Code Automation: This Startup Tried AI, and It Failed

Kite, an early mover in the autocompletion development tools industry, has decided to go out of business, saying there’s still a long way to go and that the state of the art in ML (machine learning) material on code is not good enough.

The San Francisco start-up has been working on Python and JavaScript code autocompletion tools for developers since 2014. Tools that aim to reduce repetitive tasks in programming. Kite CEO and Founder Adam Smith announced Kite’s demise in a blog post, noting that even though his product had reached 500,000 monthly active developers, the company had failed to monetize it.

“We failed to realize our vision of AI-assisted programming because we were more than 10 years ahead of the market, i.e. the technology is not ready yet “, he wrote. “We failed to build a business because our product was not monetized, and it took too long to realize that. »

A competitor to IntelliSense, from Microsoft

Adam Smith also suggests that Kite might have been able to solve the code synthesis problem reliably, but it would have required $100 million and more engineers.

“The biggest problem is that state-of-the-art models don’t understand code structure, such as non-local context. We’ve made some progress towards better models for the code, but the problem requires a lot of engineering. Building a production tool that can reliably synthesize code could cost upwards of $100 million, and no one has tried it yet,” Smith points out.

Kite was, however, a promising alternative to IntelliSense, Microsoft’s code completion tool. In 2019, while still only supporting code completion in Python, the company raised $19 million in a Series A funding round led by Trinity Ventures, with personal participation from Nat Friedman, then new CEO of GitHub, as TechCrunch reported at the time.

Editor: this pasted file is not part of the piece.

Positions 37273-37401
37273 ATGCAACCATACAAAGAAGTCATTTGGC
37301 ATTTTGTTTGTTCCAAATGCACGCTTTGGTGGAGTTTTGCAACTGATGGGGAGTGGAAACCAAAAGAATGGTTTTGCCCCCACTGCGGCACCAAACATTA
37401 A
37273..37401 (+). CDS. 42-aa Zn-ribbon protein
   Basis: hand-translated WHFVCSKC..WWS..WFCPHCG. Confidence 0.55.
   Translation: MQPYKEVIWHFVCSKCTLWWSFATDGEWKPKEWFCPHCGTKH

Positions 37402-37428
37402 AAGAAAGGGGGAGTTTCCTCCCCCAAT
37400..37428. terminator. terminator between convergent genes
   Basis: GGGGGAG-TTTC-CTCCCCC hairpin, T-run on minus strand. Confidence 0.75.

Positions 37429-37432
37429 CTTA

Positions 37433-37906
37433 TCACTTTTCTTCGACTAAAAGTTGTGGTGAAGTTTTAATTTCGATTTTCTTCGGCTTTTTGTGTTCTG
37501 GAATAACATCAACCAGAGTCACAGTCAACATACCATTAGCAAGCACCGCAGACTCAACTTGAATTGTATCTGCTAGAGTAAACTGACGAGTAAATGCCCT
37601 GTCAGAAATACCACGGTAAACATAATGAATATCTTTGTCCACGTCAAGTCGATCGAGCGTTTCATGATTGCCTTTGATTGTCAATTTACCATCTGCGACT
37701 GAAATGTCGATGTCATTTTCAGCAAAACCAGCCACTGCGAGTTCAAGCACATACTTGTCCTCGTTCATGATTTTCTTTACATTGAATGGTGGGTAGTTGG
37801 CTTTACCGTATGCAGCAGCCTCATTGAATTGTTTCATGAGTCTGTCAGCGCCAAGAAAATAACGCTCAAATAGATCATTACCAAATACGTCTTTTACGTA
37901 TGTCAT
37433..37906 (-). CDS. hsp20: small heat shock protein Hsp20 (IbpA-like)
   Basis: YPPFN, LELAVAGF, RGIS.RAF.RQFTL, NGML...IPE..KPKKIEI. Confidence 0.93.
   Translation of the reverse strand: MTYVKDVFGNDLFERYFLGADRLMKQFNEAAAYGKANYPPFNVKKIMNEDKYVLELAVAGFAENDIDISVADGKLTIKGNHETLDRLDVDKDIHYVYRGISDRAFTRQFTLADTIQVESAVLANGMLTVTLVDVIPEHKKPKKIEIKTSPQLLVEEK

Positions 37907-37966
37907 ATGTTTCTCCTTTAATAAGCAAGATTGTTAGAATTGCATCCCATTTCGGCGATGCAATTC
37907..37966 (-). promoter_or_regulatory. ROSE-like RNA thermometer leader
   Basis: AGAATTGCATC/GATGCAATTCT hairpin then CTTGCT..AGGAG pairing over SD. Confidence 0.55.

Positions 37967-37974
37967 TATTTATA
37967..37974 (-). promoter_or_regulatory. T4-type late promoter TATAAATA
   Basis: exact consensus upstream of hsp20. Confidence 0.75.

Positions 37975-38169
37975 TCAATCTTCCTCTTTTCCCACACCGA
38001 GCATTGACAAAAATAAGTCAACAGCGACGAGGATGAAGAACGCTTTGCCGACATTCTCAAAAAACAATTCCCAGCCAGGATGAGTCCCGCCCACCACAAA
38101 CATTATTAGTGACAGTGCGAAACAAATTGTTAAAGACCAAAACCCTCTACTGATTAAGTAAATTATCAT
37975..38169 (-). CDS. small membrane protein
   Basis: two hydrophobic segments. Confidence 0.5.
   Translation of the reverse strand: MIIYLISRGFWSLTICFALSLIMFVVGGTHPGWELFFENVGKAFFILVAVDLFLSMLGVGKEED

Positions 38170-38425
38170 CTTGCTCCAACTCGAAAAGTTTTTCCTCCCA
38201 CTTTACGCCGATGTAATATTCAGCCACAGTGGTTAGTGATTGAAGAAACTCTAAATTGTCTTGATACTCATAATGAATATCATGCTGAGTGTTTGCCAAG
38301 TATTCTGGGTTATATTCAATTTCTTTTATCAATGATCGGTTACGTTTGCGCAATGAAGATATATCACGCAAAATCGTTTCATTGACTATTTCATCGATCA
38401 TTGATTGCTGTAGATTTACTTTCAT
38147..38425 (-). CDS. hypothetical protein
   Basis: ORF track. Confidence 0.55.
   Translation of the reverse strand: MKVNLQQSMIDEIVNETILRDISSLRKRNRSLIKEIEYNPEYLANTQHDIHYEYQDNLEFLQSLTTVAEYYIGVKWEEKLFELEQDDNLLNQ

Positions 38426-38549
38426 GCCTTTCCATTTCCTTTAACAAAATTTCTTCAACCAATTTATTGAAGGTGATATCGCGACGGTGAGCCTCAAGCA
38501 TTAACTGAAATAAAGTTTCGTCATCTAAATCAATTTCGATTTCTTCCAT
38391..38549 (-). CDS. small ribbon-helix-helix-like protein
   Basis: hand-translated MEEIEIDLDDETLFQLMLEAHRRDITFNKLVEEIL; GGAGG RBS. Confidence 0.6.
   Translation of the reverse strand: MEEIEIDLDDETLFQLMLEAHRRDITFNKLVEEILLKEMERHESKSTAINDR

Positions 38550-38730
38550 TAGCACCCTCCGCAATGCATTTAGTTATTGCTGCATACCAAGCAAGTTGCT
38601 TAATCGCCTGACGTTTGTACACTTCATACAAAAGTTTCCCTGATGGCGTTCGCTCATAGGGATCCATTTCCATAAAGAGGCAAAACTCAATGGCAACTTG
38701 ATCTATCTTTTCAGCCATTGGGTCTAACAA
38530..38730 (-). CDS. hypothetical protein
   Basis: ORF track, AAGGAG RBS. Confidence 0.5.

Tabnine, the new competitor

But in 2020, with new competitors like Tabnine using OpenAI’s GPT-2 Wide Language Model (LLM) for language-neutral code completion, Kite chose to redesign their product using GPT-2 to take supports autocompletion for 11 additional languages. Subsequently, Kite also built integration with Microsoft’s VS Code editor.

Kite has opened most of its code on GitHub. It includes Kite’s data-driven Python-like inference engine, Python public package analyzer, desktop software, editor integrations, GitHub crawler and analytics bot, and more.

In June 2021, Microsoft released a preview of a VS Code extension leveraging OpenAI Codex to create GitHub Copilot. In June 2022, GitHub Copilot became available for $10 per developer per month, or $100 per user per year.

“Copilot is very promising, but still has a long way to go”

However, Adam Smith points out that cutting-edge machine learning is still not good enough to do what it needs to do.

“We built the most advanced AI to help developers at the time, but it didn’t achieve the 10x improvement needed to break through, because the state of the art for ML on code is not good enough. You can see this in GitHub Copilot, which is built by GitHub in collaboration with Open AI. At the end of 2022, Copilot is very promising, but still has a long way to go,” he wrote.

However, according to Adam Smith, the future is still bright for these tools: “We can’t wait for AI to revolutionize programming. Computers are so magical; it will be amazing to see a step-by-step increase in what they can do for us. »

Source: ZDNet.com

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